With all of us spending more time in our own kitchens, there's one easy way to boost our cooking skills and that's by improving our equipment. Here's our guide to some of Britain's best artisan knife makers.
Popular Peckham-based Blenheim Forge were at the forefront of the move towards modern knife-making. James, John and Richard have a large chef fan base and, as they say, “Choosing your knife is a statement about yourself, ‘I am a cook - not just someone who cooks’.” In addition to their classic knives, they release monthly special editions and even offer knife sharpening classes.
Follow on Instagram: @blenheimforge
From making his first knife down in the cellar of his home to moving to a workshop at Darley Abbey Mills in Derbyshire, Ben Edmonds wants his knives to be a counterpoint to our current disposable culture. The great and the good of the food world will know them, having received a knife as part of the Observer Food Monthly Awards trophies. Watch out for their Friday knife sales.
Follow on Instagram: @blokknives
Knifesmith Tim Westley says he "loves making knives, but not at the expense of the environment." So his knives are made from high-quality steel and metal waste while the handles are made from recycled plastic that Tim's found along the Thames and other London canals. In normal times he's to be found as an artist in residence at the London Museum of Water & Steam.
Follow on Instagram: @clementknives
Andrew Woodhead and his team at Crafted Knife Co turn out their beautiful knives from a workshop in Preston. Their speciality is kitchen and steak knives but they also do a much sought after Kiridashi bottle opening which is part bar tool as well as a handy carver.
Follow on Instagram: @craftedknifeco
Somerset-based knifemaker Ed Holdsworth-Hunt specialises in sheath, folding and kitchen knives. The blades are made from high carbon British steel and Ed makes a point of searching out reclaimed wood for the handles.
Follow on Instagram: @hhuntknives
Nouko Knives is run by bladesmith Konstantinos Noulis. He started out with a forge in the back garden in Bristol and progressed to it becoming his full-time business, turning out exquisite looking knives. You can order off the shelf - there's a wide range to choose from including a steak knives set we badly want - or go bespoke and work with him on choosing the materials.
Follow on Instagram: @nouko_knives
Yorkshire made Raw Knives pride themselves on their Damascus blades which are hand-forged using two high-carbon steels which they say maintain their edge for longer than single steel blades. Handles are fashioned from a single solid piece of seasoned blackwood.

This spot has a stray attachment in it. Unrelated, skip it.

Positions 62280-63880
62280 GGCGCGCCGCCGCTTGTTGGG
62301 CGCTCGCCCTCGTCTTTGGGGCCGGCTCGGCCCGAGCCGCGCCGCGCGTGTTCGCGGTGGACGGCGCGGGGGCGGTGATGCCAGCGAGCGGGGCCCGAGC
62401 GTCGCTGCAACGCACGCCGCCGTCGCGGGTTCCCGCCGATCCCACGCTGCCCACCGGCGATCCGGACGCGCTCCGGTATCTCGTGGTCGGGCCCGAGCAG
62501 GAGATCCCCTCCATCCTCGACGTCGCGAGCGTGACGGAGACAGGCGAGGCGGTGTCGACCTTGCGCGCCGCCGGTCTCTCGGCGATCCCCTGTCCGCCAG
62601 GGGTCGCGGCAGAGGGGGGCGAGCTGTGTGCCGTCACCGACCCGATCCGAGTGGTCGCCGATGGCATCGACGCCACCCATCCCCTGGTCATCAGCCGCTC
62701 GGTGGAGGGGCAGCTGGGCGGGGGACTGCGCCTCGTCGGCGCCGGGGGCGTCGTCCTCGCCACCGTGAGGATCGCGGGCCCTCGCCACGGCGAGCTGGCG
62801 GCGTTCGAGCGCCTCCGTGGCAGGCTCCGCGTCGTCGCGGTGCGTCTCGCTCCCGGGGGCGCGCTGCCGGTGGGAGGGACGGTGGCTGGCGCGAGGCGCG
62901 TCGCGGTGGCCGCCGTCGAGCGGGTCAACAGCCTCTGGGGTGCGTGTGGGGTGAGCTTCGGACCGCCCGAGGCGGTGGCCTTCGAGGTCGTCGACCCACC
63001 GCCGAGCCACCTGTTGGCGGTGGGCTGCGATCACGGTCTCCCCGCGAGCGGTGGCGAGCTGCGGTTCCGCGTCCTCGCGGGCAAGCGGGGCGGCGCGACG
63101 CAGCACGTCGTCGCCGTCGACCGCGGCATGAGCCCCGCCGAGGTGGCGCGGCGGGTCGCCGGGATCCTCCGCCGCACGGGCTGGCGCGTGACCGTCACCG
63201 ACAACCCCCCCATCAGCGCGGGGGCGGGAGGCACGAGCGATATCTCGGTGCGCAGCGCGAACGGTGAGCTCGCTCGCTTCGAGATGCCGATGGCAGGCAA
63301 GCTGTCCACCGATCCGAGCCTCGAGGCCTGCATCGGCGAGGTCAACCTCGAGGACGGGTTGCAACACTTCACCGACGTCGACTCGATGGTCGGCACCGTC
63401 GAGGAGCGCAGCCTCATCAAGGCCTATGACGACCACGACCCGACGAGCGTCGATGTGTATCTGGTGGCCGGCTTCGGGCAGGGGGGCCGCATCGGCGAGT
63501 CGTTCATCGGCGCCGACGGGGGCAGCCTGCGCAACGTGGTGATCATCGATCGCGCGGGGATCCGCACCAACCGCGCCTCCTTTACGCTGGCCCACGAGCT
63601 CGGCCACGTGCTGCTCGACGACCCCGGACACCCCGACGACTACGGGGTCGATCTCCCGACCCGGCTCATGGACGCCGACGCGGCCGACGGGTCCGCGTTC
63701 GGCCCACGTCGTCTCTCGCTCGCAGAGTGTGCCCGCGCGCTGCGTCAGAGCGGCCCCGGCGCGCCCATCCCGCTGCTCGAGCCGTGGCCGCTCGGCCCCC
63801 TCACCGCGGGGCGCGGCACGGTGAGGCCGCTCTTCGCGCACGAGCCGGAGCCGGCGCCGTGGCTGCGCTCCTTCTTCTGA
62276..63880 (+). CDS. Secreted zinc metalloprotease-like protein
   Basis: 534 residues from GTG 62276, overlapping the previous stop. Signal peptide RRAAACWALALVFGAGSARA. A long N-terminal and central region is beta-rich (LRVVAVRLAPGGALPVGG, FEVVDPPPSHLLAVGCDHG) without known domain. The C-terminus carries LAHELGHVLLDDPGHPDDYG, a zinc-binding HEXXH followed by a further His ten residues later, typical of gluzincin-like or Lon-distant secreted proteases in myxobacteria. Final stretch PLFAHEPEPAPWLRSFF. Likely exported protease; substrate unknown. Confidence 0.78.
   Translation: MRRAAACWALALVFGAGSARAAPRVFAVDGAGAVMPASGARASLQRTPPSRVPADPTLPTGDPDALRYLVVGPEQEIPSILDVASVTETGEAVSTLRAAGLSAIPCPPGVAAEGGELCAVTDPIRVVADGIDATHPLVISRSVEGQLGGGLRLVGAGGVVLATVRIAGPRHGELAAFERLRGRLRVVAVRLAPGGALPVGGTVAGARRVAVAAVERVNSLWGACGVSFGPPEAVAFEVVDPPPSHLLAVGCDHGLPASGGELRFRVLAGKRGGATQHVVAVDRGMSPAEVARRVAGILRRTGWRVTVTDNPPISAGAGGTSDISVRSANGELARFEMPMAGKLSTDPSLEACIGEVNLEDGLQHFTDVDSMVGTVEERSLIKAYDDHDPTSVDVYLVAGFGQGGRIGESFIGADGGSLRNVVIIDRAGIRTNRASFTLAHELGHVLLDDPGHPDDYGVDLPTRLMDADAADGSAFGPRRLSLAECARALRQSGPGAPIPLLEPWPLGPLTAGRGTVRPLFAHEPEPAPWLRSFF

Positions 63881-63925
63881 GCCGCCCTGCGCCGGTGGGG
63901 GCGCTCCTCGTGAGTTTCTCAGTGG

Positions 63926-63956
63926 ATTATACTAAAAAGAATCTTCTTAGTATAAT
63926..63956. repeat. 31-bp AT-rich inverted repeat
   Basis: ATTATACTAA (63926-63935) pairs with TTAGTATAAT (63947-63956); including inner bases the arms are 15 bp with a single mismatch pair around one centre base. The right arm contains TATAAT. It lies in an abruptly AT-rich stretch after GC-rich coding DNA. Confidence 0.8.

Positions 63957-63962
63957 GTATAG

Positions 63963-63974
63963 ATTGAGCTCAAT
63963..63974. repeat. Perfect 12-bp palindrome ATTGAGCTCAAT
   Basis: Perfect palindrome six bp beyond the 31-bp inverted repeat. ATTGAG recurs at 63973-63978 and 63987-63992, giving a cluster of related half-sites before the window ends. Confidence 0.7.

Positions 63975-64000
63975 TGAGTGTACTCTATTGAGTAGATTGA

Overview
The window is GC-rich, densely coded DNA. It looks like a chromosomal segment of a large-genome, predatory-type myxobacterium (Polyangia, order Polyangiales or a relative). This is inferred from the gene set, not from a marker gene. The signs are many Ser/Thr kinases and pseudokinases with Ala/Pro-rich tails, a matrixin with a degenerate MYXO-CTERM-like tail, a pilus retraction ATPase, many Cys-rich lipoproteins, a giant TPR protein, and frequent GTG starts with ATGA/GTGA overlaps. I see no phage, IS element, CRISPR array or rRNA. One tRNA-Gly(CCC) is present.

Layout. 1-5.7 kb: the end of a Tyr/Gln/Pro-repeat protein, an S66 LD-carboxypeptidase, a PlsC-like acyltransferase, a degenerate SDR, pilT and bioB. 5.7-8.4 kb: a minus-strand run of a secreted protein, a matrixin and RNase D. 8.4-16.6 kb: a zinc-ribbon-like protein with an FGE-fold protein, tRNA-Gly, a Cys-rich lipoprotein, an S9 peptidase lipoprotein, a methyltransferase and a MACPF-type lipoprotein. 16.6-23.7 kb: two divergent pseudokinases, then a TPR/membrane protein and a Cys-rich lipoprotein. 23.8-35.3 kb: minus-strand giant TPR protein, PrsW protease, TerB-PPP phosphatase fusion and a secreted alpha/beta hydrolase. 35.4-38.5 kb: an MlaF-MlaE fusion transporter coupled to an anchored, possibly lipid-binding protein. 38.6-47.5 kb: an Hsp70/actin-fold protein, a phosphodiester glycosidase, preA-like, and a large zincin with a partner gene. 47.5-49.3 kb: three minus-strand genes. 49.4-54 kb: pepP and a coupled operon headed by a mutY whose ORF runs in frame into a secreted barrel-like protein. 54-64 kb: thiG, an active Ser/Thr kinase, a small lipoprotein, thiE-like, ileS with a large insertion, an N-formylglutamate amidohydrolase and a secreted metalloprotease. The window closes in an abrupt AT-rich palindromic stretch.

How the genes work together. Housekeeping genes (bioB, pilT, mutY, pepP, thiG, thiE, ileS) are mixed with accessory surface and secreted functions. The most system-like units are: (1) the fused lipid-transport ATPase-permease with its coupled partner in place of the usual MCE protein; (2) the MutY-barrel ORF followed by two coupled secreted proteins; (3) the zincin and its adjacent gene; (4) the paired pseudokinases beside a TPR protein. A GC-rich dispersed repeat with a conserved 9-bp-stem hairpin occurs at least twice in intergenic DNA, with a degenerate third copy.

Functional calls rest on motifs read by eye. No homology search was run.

Follow on Instagram: @rawknives
Named after the West Country forest where their first workshop opened, Savernake dub themselves 'progressive English knifemakers'. Founder Laurie Timpson is ex-Scots Guards and now lives off the grid in the forest. Ready-made knives include a covetable chef's carving set with E J Wicks leather wrap.
Follow on Instagram: @savernake_knives
The knives from Tog are made to survive the rigours of a professional kitchen. They're rated by the likes of Sat Bains, Philip Howard and TV chef Ching-He Huang. Although they're made in Japan they are designed in Bristol and their 21 layers of high quality Japanese stainless steel make them an indispensable chef's tool.
Follow on Instagram: @togknives
If you're interested in the materials that knives are made of, then you should look at Two Sticks Forge. Run by Andrew Lindsay and his team in the Ashdown Forest they specialise in knives for professional chefs and home cooks. Vintage is a big thing here - they've clad laminated blades with wrought iron from 100-year-old cartwheel rims or used the leaf springs from a 1932 MG Midget for the high-carbon core of knives. Handles are crafted from East Anglian bog oak as well as local, sustainably sourced hardwoods.
Follow on Instagram: @twosticksforge
And finally, if you want to be more like Nigella (and who doesn't?):
If, like legions of Nigella fans, you’ve been wanting to get your hands on a leopard print knife like the one used in her latest TV show, then we’ve got bad news for you. It’s now out of stock. But, on the upside, you can buy a similarly eyepopping blade from the same Swiss company Kuhn Rikon which is selling these pop art paring knives.
Follow on Instagram: @kuhnrikonuk
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